Monday, 9 September 2013
Gladfest 2013 is the first literary festival to be staged at Gladstone's Library, and it was so enjoyable that I'm hoping it will become a fixture in the calendar from now on. I was only present for part of the week-end, but it was clear from talking to the delegates that everyone was having a good time. And why wouldn't they, in such an atmospheric and historic setting?
When I was first invited to take part, I was delighted to accept. This was so even though I'm well aware that inaugurating a literary festival can be fraught with difficulties. A great deal of hard work on the part of a lot of people is required, and even then, things may not go to plan. The now legendary Kidwelly ebook festival last year (not an event repeated in 2014) was an example of how things can take an unexpected and unfortunate turn, and although on a personal level I had a very good time there, that was due to the chance to bond with fellow authors, rather than readers, since the latter were conspicuous by their absence. It was all rather a shame. No such problems at Gladfest.
I staged my Victorian murder mystery on Saturday evening, and the audience participated with tremendous enthusiasm. I loved the gasps when the solution was revealed! Those present included a couple of fellow crime writers, Stella Duffy and Martine Bailey; Stella took the photo from the gallery on the first floor of the library room, while Martine and her husband Martin were dinner companions recently at St Hilda's. The volunteers who acted the parts of the suspects did a fnatastic job, and all in all it was a great occasion. The programme for the week-end as a whole was eclectic, and as well as Stella and her partner Shelley Silas, the roster of writers who took part included the acclaimed poet Wendy Cope and a number of those who have been writers in residence at the Library. Stella told me about her month as a writer in residence there, and it sounded like a marvellous experience.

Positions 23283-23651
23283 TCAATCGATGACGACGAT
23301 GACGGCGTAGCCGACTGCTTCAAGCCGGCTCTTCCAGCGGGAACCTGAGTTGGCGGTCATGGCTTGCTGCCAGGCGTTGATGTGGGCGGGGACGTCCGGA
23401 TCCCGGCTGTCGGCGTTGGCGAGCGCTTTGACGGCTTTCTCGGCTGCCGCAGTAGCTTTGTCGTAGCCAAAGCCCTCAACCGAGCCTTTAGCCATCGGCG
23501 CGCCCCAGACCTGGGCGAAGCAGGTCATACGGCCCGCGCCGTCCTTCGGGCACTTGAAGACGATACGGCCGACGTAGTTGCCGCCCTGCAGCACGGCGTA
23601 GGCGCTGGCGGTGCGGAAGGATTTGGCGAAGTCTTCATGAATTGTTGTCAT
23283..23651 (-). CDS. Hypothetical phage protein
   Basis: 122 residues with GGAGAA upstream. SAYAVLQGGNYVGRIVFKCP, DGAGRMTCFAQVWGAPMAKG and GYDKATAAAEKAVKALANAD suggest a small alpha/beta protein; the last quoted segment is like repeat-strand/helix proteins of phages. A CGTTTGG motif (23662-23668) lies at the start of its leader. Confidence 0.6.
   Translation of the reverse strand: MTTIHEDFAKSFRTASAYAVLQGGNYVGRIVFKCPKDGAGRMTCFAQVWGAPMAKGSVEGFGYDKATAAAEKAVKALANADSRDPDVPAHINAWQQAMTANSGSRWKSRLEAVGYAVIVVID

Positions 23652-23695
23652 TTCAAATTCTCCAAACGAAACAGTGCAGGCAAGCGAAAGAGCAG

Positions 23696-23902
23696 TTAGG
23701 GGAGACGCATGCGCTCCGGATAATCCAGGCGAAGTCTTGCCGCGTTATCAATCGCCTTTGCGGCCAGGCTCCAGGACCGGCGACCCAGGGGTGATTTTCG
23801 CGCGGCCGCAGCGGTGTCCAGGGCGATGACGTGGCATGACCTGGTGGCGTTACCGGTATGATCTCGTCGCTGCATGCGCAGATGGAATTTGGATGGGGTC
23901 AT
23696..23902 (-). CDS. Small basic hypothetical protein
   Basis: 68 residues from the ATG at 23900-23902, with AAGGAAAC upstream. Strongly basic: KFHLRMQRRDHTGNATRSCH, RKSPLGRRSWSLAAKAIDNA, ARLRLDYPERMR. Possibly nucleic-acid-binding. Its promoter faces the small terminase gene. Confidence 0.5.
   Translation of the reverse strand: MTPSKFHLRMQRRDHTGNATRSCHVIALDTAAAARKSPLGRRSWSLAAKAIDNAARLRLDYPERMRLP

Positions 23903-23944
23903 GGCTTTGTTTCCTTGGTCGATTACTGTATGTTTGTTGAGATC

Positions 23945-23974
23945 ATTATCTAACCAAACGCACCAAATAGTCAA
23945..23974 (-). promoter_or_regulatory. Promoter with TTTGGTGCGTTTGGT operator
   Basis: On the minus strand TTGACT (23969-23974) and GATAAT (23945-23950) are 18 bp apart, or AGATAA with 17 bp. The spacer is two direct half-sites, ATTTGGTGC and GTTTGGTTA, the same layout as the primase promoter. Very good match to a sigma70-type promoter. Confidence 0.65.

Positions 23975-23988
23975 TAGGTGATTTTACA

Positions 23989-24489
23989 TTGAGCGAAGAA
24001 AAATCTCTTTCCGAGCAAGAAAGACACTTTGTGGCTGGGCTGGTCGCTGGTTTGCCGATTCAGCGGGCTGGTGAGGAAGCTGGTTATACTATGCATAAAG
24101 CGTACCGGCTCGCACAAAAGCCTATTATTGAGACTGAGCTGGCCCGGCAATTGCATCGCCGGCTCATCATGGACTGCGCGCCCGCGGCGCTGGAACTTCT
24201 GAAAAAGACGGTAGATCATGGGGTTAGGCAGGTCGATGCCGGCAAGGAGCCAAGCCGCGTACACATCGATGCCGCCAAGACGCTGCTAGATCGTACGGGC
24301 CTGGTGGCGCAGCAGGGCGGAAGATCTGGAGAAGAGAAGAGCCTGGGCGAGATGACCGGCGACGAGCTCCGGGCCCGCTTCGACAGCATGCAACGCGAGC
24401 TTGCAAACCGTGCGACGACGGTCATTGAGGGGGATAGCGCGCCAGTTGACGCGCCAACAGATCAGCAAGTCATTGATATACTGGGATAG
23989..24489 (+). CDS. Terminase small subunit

There's a feelgood factor about Gladstone's Library which isn't solely due to the history and the presence of so many old, rare and wonderful books (Jamie, one of the interns, made my day on Sunday by showing me an original edition of The Strand featuring the first appearance of "A Scandal in Bohemia" and the other early Holmes short stories). The commitment and enthusiasm of the staff, including the Festival Director, Louisa Yates, really is a joy to behold. Some people at Gladstone's have had a very long and happy association with it, but I was impressed too by the very obvious love of the place on the part of the group of young people who are learning librarianship and other skills there.
The way the Library is contributing to the development of their careers came over very clearly when I talked to them, and equally I felt (as I often do) that those who argue that young people generally do not have the same passion for books and tradition as previous generations obviously don't meet the same young people that I do. I wouldn't mind betting that the staff felt like collapsing in a heap once the festival came to an end, but they must be hugely cheered by the fact that all their efforts had such a successful outcome.